8. Offering a weekly social gathering with artists, craftsmen, historians, and other scholars.
Twenty six years later, these suggestions are remarkably relevant. In the exhibit, one is struck by the ambitious stuttering attempts by individuals that take hold for a certain amount of time and then dissolve or lose steam; “Cultural Weeks”, launched in 1973 and lasted for over twenty years, promoted international cultural exchange and introduced the world to Saudi arts and culture, the creation of the Jeddah Dome Art Center in 1978 that is now boarded up, and Malwan - the Jeddah Biennale launched by Saudi Arabia airlines in 1992 and stopped in 2003. The lack of continuous government support make the initiatives dependent upon individuals and this is a difficult model to sustain over time.
Saudi artists. Shadia and Raja Alem, who created “The Black Arch” for the Saudi Pavilion at the Venice Biennale in 2011, were present at the Fast Forward exhibition. The show’s timeline suddenly made them feel a part of Saudi history - a part of an artistic continuum that they were not aware of before. This is the power of the show - to see one's history and efforts in a historical context and to understand that one is not free falling through time, but instead operating in a continuum with fellow travellers populating the past and probable future.
While Fast Forward starts to create an official narrative, Aya Alireza and Raneem Farsi’s show, Inner Voices, captures the unofficial voices of graffiti art in Saudi Arabia.
"As a counteraction against the commercialization of street art, this non-profit show "Inner Voices" seeks to bring this characteristically public art back to the people. Set in the semi-outdoor space of an abandoned hangar in the historic district of Al-Balad, the show sees real examples of Saudi street art that can be found all over the country, converge in one location. In a democratic display that includes all forms of street expression; graffiti, stencil, wheat paste, stickers, performance and even the mysterious anonymous writings scattered across the walls of the Kingdom, Inner Voices gives a close up glimpse of the un-inhibited outpourings of a generation, which can only find expression on the streets."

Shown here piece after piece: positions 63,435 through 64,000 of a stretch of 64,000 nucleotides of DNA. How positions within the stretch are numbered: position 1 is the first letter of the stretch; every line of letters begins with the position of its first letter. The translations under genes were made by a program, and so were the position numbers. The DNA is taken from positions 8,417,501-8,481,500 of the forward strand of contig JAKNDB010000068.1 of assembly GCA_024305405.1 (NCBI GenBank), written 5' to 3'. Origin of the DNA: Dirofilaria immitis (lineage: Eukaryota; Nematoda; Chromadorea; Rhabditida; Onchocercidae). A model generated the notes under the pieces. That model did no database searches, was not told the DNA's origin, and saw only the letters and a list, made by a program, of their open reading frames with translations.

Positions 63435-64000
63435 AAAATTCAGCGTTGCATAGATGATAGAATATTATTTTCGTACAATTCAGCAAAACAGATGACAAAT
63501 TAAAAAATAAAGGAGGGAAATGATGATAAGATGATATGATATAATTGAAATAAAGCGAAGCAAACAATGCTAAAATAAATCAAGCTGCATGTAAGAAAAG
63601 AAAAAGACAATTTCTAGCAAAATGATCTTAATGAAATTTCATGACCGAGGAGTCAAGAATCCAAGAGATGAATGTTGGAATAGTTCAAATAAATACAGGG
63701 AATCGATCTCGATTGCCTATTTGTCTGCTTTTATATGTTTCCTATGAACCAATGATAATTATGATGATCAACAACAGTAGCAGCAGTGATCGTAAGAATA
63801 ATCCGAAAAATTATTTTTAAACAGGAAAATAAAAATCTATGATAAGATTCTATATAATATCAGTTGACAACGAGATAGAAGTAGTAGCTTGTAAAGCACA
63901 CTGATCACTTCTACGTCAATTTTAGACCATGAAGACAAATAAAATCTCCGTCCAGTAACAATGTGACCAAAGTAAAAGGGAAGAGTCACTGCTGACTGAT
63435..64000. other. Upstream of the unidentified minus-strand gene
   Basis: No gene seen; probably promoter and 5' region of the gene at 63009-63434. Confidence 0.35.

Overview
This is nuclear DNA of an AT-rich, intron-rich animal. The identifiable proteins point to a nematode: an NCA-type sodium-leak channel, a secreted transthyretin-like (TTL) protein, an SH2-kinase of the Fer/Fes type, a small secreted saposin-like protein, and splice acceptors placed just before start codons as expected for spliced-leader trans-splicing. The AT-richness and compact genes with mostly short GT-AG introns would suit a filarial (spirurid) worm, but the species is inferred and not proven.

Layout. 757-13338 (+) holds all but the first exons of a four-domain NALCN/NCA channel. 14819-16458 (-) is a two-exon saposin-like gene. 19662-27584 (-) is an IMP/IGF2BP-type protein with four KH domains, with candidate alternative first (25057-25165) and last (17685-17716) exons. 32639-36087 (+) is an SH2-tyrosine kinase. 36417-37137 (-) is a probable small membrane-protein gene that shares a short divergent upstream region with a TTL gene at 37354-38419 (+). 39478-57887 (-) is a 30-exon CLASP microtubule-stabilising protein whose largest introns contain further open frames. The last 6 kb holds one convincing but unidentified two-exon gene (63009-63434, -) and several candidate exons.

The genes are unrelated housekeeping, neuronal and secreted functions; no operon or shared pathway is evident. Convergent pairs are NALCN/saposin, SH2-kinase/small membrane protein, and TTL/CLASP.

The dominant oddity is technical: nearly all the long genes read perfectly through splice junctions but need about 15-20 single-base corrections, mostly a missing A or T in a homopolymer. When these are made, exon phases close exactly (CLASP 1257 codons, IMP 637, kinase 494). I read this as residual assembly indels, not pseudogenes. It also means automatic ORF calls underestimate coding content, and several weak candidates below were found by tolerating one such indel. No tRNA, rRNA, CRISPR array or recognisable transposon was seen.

The organizers have cleaned out an abandoned hangar in a South Asian and African neighborhood dominated by car mechanics. Kids play on the street and men gather outside of the car mechanic shops on plastic chairs to drink coffee and smoke cigarettes. Kids who used the abandoned space as their own hangout have helped to clean up the space and now take responsibility for its safety. The pop-up exhibit opens February 30th, 2015 to the public and will host photography workshops for the neighborhood children in the coming weeks. Alireza and Farsi have joined a long international tradition of community and participatory art, but this is the first of its kind in Jeddah. Their improvisational, nimble, and humble approach sets them up to succeed. They have no expectations about how many children will participate in their workshops - it may be two or it might be twenty. Inner Voices would have been a wonderful FIND Fellowship because it is an experiment that includes research, artistic practice, and social innovation. I am so impressed with Alireza and Farsi’s interdisciplinary approach and entrepreneurial spirits. For them, the pop up exhibit and community work in this location may be over in a few weeks. Soon there may be only traces of their presence on this street, but their work has just begun.
I leave Jeddah wanting to understand the landscape and its inhabitants in more depth. The unmarked grave of King Abdullah has left an indelible mark on my consciousness and reinforces what I have already come to know - that I have much to learn from the Muslim world.